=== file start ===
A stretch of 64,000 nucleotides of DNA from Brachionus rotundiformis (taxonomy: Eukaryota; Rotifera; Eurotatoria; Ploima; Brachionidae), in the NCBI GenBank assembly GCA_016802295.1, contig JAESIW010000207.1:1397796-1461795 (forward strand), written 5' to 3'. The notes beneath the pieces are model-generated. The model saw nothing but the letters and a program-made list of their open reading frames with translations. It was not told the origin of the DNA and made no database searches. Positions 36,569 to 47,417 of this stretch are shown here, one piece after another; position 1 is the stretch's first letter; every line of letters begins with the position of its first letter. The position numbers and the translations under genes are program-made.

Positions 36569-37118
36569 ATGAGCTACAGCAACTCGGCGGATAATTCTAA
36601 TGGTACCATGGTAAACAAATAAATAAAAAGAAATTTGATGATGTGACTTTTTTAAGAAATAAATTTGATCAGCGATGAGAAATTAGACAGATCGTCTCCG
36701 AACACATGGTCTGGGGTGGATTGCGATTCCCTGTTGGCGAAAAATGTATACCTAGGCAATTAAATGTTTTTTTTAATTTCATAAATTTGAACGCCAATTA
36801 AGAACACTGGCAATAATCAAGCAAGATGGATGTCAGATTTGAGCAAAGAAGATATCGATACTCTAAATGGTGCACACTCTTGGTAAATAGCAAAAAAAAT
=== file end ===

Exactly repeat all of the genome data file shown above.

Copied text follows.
A stretch of 64,000 nucleotides of DNA from Brachionus rotundiformis (taxonomy: Eukaryota; Rotifera; Eurotatoria; Ploima; Brachionidae), in the NCBI GenBank assembly GCA_016802295.1, contig JAESIW010000207.1:1397796-1461795 (forward strand), written 5' to 3'. The notes beneath the pieces are model-generated. The model saw nothing but the letters and a program-made list of their open reading frames with translations. It was not told the origin of the DNA and made no database searches. Positions 36,569 to 47,417 of this stretch are shown here, one piece after another; position 1 is the stretch's first letter; every line of letters begins with the position of its first letter. The position numbers and the translations under genes are program-made.

Positions 36569-37118
36569 ATGAGCTACAGCAACTCGGCGGATAATTCTAA
36601 TGGTACCATGGTAAACAAATAAATAAAAAGAAATTTGATGATGTGACTTTTTTAAGAAATAAATTTGATCAGCGATGAGAAATTAGACAGATCGTCTCCG
36701 AACACATGGTCTGGGGTGGATTGCGATTCCCTGTTGGCGAAAAATGTATACCTAGGCAATTAAATGTTTTTTTTAATTTCATAAATTTGAACGCCAATTA
36801 AGAACACTGGCAATAATCAAGCAAGATGGATGTCAGATTTGAGCAAAGAAGATATCGATACTCTAAATGGTGCACACTCTTGGTAAATAGCAAAAAAAAT